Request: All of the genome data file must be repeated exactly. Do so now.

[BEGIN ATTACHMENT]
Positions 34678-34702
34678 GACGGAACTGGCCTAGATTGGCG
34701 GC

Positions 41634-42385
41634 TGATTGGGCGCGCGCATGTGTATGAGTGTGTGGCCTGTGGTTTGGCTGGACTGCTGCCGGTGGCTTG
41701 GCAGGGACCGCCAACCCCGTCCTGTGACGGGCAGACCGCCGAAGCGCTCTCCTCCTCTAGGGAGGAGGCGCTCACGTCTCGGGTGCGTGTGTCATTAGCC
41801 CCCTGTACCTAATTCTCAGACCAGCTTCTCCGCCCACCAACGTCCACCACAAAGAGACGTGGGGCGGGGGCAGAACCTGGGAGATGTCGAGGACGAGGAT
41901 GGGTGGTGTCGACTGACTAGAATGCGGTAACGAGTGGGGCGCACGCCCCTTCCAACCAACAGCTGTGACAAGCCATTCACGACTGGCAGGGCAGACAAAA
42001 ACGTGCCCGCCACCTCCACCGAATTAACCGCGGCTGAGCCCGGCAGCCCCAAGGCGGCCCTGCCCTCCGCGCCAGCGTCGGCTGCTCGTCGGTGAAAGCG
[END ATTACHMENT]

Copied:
Positions 34678-34702
34678 GACGGAACTGGCCTAGATTGGCG
34701 GC

Positions 41634-42385
41634 TGATTGGGCGCGCGCATGTGTATGAGTGTGTGGCCTGTGGTTTGGCTGGACTGCTGCCGGTGGCTTG
41701 GCAGGGACCGCCAACCCCGTCCTGTGACGGGCAGACCGCCGAAGCGCTCTCCTCCTCTAGGGAGGAGGCGCTCACGTCTCGGGTGCGTGTGTCATTAGCC
41801 CCCTGTACCTAATTCTCAGACCAGCTTCTCCGCCCACCAACGTCCACCACAAAGAGACGTGGGGCGGGGGCAGAACCTGGGAGATGTCGAGGACGAGGAT
41901 GGGTGGTGTCGACTGACTAGAATGCGGTAACGAGTGGGGCGCACGCCCCTTCCAACCAACAGCTGTGACAAGCCATTCACGACTGGCAGGGCAGACAAAA
42001 ACGTGCCCGCCACCTCCACCGAATTAACCGCGGCTGAGCCCGGCAGCCCCAAGGCGGCCCTGCCCTCCGCGCCAGCGTCGGCTGCTCGTCGGTGAAAGCG